Oh, I must not miss to mention the whole nude thing in this show. There is a heck of a lot as the heroine is not wearing any clothes half the time. Ok, the genitalia are always hidden in darkness or from some object but you get lots of in your face breasts and butt. Nothing over the top sleazy compared to what other shows do with ecchi these days but it definitely is not for the younger audience. I could bring out the rather gorish death scenes too but let’s just stick to how this show is not a typical shounen, and is aimed at older teens and above. There is a lot of nudity, a lot of implied sex, and males who don’t scream and run away crying if they touch a boob. You have been warned.
Don’t go expecting much of a story in the first half, since the missions are still episodic and quite straightforward. Some mystery may appear at times but it is revealed and resolved ten minutes later. But at least we get some backgrounds revealed around the early lives of the heroes and how they came together, so we can say there is a somewhat plot and development in here for a change. Especially the second half focuses a lot on the dramatic past of Fujiko, so the whole show becomes nothing more than her doing stuff and revealing her tragedies. Still, even here the plot is loose.
Although there is a lot of action it is always about the cool factor and has very little realism about it. The same goes for the characters; they are all two-dimensional but extremely charismatic by being too good and cool or sexy in whatever they are doing. You get the super smart thief, the super gunner, the super swordsman, and a slutty enchantress roaming around the world, shooting at criminals, running away from the police, and stealing stuff just for the heck of it. If you are satisfied with that, then you will get a blast out of this show. If not, you can always appreciate the very unique feel of the animation and the music. That is the timeless magic of Lupin the Third.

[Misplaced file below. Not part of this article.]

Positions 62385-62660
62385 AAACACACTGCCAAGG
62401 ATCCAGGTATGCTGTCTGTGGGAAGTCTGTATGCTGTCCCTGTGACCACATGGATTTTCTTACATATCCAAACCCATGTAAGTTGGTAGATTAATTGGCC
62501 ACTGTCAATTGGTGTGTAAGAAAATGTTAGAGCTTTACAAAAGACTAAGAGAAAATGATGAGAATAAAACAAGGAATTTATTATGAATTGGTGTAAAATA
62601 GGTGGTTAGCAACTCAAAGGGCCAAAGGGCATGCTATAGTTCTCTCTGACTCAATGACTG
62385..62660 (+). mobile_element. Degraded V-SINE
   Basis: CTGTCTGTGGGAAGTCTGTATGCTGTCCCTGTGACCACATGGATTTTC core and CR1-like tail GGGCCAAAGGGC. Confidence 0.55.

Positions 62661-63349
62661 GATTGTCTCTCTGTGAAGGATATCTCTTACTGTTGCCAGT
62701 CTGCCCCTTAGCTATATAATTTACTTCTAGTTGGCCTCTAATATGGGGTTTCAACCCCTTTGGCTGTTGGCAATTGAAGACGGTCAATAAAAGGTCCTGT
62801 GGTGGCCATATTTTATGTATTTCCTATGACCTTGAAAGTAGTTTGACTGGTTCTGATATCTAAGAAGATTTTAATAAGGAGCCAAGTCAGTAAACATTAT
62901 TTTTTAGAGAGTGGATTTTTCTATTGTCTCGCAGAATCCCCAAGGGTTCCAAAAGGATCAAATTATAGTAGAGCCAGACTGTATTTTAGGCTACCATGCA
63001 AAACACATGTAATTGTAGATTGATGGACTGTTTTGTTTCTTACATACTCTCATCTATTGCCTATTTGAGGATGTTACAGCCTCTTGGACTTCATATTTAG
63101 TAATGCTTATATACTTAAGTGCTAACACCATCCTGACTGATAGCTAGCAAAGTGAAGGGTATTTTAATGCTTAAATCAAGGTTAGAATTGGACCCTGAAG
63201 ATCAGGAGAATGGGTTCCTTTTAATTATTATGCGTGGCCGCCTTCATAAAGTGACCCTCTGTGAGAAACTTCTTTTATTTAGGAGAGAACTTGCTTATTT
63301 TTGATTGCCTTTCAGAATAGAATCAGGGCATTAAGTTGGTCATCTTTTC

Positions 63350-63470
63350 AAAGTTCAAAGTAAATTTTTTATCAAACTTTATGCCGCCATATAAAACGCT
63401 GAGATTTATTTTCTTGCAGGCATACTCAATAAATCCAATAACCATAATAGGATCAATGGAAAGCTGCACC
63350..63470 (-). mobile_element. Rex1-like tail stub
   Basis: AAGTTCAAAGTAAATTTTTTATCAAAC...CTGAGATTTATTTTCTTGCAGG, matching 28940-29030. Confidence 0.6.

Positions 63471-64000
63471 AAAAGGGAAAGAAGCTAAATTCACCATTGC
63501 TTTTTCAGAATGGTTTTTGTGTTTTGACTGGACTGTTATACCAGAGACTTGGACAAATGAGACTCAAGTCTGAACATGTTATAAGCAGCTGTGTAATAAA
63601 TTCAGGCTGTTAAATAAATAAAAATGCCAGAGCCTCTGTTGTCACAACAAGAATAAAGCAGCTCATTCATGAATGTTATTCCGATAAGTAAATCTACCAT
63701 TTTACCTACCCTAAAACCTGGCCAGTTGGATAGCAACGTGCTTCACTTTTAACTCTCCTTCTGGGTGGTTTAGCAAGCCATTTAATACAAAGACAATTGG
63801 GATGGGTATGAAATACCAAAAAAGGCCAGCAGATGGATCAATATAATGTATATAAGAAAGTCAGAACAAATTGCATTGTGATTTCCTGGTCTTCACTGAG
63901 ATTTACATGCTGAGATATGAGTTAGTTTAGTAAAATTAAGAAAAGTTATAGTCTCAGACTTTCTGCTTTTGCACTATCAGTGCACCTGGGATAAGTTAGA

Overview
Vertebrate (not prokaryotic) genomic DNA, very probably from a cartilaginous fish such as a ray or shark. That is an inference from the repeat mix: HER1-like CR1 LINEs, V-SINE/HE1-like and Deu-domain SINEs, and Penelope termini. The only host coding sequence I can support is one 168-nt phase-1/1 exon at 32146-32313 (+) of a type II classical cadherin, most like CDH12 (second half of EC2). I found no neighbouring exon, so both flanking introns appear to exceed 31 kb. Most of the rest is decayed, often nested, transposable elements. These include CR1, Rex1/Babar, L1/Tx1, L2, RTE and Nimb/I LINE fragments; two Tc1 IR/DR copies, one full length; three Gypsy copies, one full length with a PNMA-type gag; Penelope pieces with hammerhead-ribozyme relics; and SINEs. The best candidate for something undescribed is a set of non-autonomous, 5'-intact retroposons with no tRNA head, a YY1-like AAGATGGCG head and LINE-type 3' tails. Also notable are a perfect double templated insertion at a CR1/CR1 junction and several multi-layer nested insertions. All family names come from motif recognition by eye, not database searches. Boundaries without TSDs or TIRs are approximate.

I wouldn’t call this anime a masterpiece but it sure is amongst the most interesting titles that came out in 2012, which is a wasteland for newer anime.
And now for some excused scorings.
ART SECTION: 9/10
General Artwork 2/2 (artsy)
Character Figures 2/2 (generic but quite memorable)
Backgrounds 2/2 (basic but fitting with the feeling of the series)
Animation 1/2 (basic)
Visual Effects 2/2 (artsy)
SOUND SECTION: 9/10
Voice Acting 2/3 (corny but fitting with the feeling of the series)
Music Themes 4/4 (atmospheric)
Sound Effects 3/3 (great)
STORY SECTION: 4/10
Premise 1/2 (typical)
Pacing 1/2 (loose)
Complexity 1/2 (not much)
Plausibility 0/2 (none)
Conclusion 1/2 (cheesy)
CHARACTER SECTION: 7/10
Presence 2/2 (cool/sexy)
Personality 2/2 (cheesy but well founded)
Backdrop 1/2 (generic and simplistic but it’s there)
Development 1/2 (overblown but it’s there)
Catharsis 1/2 (overblown but it’s there)
VALUE SECTION: 8/10
Historical Value 3/3 (all-known)
Rewatchability 1/3 (low because of too little plot)
Memorability 4/4 (extremely artsy to the point of forever remembering it)
ENJOYMENT SECTION: 7/10
Art 1/1 (looks artsy)
Sound 2/2 (sounds special)
Story 1/3 (feels generic)
Characters 3/4 (they are cool but don’t exactly have much context)
What I Liked: Brilliantly stylish art design. The soundtrack is the right mixture of classy jazz and unsettling experimental electronic music and it never feels out of place. Oscar, for being an interesting addition to the cast. Fujiko's flashbacks are utterly frightening and quite easily the best part of the series. Episode 9. Miyuki Sawashiro does a brilliant job as the complicated femme fatale Fujiko.
What I Didn't: Proportions are a bit too fluid at times, occassionally falling into "lol how does skeleton work?" territory. Oscar, for really not helping things by being a walking talking Effeminate Misogynistic Guy AND Depraved Homosexual. The series jumps decades like it's nobody's business. Episode 7.
Final Verdict: Stylish, fun and a little bit sexy, The Woman Called Fujiko Mine is a thrilling and titillating romp full of morally-bankrupt characters and treasures galore. While the time-unspecific setting and copious amounts of Tits and Arse might leave some viewers out in the cold, the series does an interesting job of presenting anime's favourite femme fatale (and her fellow thieving acquaintances) in a new, unflattering light.